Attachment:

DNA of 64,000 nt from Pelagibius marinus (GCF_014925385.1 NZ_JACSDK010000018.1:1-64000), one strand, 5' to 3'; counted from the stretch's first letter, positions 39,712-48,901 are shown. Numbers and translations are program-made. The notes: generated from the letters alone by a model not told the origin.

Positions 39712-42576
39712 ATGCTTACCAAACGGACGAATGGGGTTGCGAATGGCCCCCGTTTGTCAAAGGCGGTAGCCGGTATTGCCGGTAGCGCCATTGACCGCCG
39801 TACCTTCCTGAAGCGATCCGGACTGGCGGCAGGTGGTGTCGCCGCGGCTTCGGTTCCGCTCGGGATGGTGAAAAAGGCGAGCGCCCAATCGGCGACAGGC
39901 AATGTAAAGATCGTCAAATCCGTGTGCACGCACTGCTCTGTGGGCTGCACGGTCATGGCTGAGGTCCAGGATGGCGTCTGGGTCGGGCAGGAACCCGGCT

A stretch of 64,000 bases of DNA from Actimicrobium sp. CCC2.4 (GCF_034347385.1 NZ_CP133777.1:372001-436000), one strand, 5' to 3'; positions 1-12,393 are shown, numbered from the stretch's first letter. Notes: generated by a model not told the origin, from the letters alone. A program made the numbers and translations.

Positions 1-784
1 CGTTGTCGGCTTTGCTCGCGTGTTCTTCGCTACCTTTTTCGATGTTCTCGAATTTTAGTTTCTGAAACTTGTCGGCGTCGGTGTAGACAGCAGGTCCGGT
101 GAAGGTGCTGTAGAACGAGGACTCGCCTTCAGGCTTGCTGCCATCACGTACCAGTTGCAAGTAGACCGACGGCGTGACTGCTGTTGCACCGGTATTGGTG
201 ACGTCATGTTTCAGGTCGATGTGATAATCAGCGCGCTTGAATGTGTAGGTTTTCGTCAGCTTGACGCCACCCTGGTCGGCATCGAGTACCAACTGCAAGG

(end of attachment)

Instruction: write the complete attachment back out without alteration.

DNA of 64,000 nt from Pelagibius marinus (GCF_014925385.1 NZ_JACSDK010000018.1:1-64000), one strand, 5' to 3'; counted from the stretch's first letter, positions 39,712-48,901 are shown. Numbers and translations are program-made. The notes: generated from the letters alone by a model not told the origin.

Positions 39712-42576
39712 ATGCTTACCAAACGGACGAATGGGGTTGCGAATGGCCCCCGTTTGTCAAAGGCGGTAGCCGGTATTGCCGGTAGCGCCATTGACCGCCG
39801 TACCTTCCTGAAGCGATCCGGACTGGCGGCAGGTGGTGTCGCCGCGGCTTCGGTTCCGCTCGGGATGGTGAAAAAGGCGAGCGCCCAATCGGCGACAGGC
39901 AATGTAAAGATCGTCAAATCCGTGTGCACGCACTGCTCTGTGGGCTGCACGGTCATGGCTGAGGTCCAGGATGGCGTCTGGGTCGGGCAGGAACCCGGCT

A stretch of 64,000 bases of DNA from Actimicrobium sp. CCC2.4 (GCF_034347385.1 NZ_CP133777.1:372001-436000), one strand, 5' to 3'; positions 1-12,393 are shown, numbered from the stretch's first letter. Notes: generated by a model not told the origin, from the letters alone. A program made the numbers and translations.

Positions 1-784
1 CGTTGTCGGCTTTGCTCGCGTGTTCTTCGCTACCTTTTTCGATGTTCTCGAATTTTAGTTTCTGAAACTTGTCGGCGTCGGTGTAGACAGCAGGTCCGGT
101 GAAGGTGCTGTAGAACGAGGACTCGCCTTCAGGCTTGCTGCCATCACGTACCAGTTGCAAGTAGACCGACGGCGTGACTGCTGTTGCACCGGTATTGGTG
201 ACGTCATGTTTCAGGTCGATGTGATAATCAGCGCGCTTGAATGTGTAGGTTTTCGTCAGCTTGACGCCACCCTGGTCGGCATCGAGTACCAACTGCAAGG